How to Use Fibonacci Retracement and Extension Levels

Fibonacci Retracement and Extension Basics

Do you use Fibonacci ratios in your trading? Like many other technical analysis tools, Fibonacci ratios can be powerful trading indicators that act as self-fulfilling prophecies due to their popularity.

Like price, support and resistance levels, volume, etc., Fibonacci levels are leading indicators. Most traders don’t use Fibonacci levels alone to take trades but combine them with other indicators in their trading system to qualify or disqualify trades.

In this article, I’m going to show you some Fibonacci retracement and extension basics as well as how you might use Fibonacci retracements and extensions in your own trading.

Fibonacci Retracement and Extension Basics

The main difference between a Fibonacci retracement and extension is that Fibonacci retracements are typically used to make a case for entering a trade, whereas Fibonacci extensions are typically used in determining where to take profits.

In the image below, you can see examples of a Fibonacci retracement and extension. To measure the Fibonacci retracement of a bearish swing (like in the example), simply measure from the high of the swing to the low of the swing. To measure the Fibonacci retracement of a bullish move, simply do the opposite (measure from low to high). In other words, measure in the direction of the swing.

Fibonacci Retracement and Extension Measurement

Measuring for a Fibonacci extension can vary depending on which tool you use, but the easiest way to do it is to use the regular Fibonacci retracement tool and measure backward (against the swing – as shown in the example above). This creates a Fibonacci projection in the direction of the swing, marking your potential take profit levels accurately.

Note: The MetaTrader 4 platform doesn’t include the 127.2 extension level in the default Fibonacci retracement tool, so you must add 1.272 in the properties of the tool if you want to use that common level.

Using Fibonacci Retracements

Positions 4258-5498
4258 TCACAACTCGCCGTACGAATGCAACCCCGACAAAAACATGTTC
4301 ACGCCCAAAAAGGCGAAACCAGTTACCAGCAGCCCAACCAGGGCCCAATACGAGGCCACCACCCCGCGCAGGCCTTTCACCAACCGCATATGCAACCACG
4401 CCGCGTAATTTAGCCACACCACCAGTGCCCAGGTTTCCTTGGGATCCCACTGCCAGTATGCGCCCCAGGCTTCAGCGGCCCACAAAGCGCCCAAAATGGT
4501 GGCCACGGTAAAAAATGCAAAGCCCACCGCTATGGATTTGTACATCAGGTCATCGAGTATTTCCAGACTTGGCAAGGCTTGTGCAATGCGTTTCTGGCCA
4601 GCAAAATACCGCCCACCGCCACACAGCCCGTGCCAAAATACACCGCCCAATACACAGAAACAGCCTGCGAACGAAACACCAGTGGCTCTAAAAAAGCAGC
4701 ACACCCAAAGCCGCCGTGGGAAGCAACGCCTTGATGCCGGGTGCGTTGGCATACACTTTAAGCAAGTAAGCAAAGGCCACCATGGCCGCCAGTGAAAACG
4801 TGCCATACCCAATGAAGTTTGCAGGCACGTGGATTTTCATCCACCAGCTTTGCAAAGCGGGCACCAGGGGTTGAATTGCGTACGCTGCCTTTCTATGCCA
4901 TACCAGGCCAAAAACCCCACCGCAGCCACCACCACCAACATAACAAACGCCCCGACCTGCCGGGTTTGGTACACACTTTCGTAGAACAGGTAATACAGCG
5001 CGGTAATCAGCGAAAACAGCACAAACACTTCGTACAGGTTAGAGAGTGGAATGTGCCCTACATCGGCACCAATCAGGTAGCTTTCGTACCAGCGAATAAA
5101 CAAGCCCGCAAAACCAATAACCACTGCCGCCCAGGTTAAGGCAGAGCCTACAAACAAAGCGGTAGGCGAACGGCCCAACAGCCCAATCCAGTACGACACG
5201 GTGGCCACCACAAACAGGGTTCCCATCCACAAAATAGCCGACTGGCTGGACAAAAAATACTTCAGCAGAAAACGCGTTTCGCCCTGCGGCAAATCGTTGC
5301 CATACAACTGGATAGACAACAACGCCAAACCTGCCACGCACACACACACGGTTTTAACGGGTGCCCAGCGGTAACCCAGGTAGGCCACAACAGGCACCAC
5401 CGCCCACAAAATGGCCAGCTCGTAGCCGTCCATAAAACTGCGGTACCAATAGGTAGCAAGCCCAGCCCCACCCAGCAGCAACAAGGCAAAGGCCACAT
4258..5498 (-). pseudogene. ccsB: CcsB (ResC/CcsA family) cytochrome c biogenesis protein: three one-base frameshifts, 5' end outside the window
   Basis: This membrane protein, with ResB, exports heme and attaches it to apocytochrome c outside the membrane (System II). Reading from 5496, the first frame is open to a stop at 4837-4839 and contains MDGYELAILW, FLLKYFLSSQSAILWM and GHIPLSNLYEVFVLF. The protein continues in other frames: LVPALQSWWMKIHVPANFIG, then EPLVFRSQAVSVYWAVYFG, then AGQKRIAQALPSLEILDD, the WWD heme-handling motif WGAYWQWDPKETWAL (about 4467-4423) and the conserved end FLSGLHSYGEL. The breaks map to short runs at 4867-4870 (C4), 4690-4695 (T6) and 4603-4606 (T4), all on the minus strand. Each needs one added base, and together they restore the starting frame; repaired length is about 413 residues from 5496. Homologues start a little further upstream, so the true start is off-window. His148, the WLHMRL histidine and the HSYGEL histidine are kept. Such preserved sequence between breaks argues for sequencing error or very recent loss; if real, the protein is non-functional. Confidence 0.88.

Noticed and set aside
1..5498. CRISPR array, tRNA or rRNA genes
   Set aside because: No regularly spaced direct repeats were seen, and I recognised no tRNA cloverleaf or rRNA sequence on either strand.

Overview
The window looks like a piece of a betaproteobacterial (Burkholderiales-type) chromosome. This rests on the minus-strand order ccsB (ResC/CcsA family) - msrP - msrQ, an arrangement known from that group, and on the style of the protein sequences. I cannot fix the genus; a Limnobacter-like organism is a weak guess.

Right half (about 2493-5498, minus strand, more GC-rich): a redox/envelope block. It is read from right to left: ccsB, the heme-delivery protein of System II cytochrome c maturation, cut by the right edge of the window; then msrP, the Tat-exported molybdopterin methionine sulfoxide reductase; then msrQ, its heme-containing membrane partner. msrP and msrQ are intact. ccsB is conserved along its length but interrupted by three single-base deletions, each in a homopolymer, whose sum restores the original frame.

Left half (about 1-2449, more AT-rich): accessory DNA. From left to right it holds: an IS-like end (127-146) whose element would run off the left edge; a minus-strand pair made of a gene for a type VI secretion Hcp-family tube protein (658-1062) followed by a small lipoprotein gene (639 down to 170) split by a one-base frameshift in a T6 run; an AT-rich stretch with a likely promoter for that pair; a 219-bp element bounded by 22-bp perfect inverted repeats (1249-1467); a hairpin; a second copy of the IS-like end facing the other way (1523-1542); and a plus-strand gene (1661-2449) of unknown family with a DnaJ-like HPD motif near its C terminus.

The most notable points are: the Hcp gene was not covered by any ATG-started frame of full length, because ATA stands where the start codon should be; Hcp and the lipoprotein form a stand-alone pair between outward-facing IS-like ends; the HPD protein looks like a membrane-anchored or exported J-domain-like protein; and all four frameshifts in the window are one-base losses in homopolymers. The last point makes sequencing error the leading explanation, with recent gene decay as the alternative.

As I mentioned above, most traders use Fibonacci retracements for qualifying trade entries. If the retracement has only come down to the 23.6 level or less, there is likely to be a further retracement. A very deep retracement (one that retraces further than the 61.8 level) is often a sign that price is not likely to continue in the direction of the original swing.

The Fibonacci Retracement Sweet Spot

If you’re waiting to enter a trade on the retracement of a move, there is a sweet spot in which you’d like to see price bounce and hopefully continue the in the original direction. That sweet spot ranges from about the 38.2 level to the 61.8 level.

Note: The 50.0 level is not a Fibonacci ratio, but is usually included in these measurements because price reverses at the 50% retracement level so frequently.

Fibonacci Retracement Case for Entry

I also mentioned that Fibonacci retracements aren’t usually used alone to enter trades. Rather, they are used in combination with other factors in a trading plan to build a case (or qualify) possible entries.

Bonus: Download my free PDF report, A Profitable Fibonacci Retracement Trading Strategy. In this detailed report, you learn the exact entry, stop loss, and take profit rules of my Fibonacci retracement trading strategy and more.

In the example above, you can see a Fibonacci retracement that was drawn which shows price retracing down to about the 50% level. This wouldn’t be enough to qualify a trade entry on its own, however, the retracement also found support near previous market structure (a previous high).

In the example above, both the support level and the Fibonacci retracement levels are leading indicators. Traders often combine lagging indicators as well, like the stochastic oscillator, RSI, MACD, etc., in search overbought/oversold conditions or even hidden divergence occurring at these specific Fibonacci levels.

Using Fibonacci Extensions

Fibonacci extensions are typically used to project good take profit levels. Some traders also use Fibonacci extensions to qualify certain advanced trading strategies, like harmonic patterns.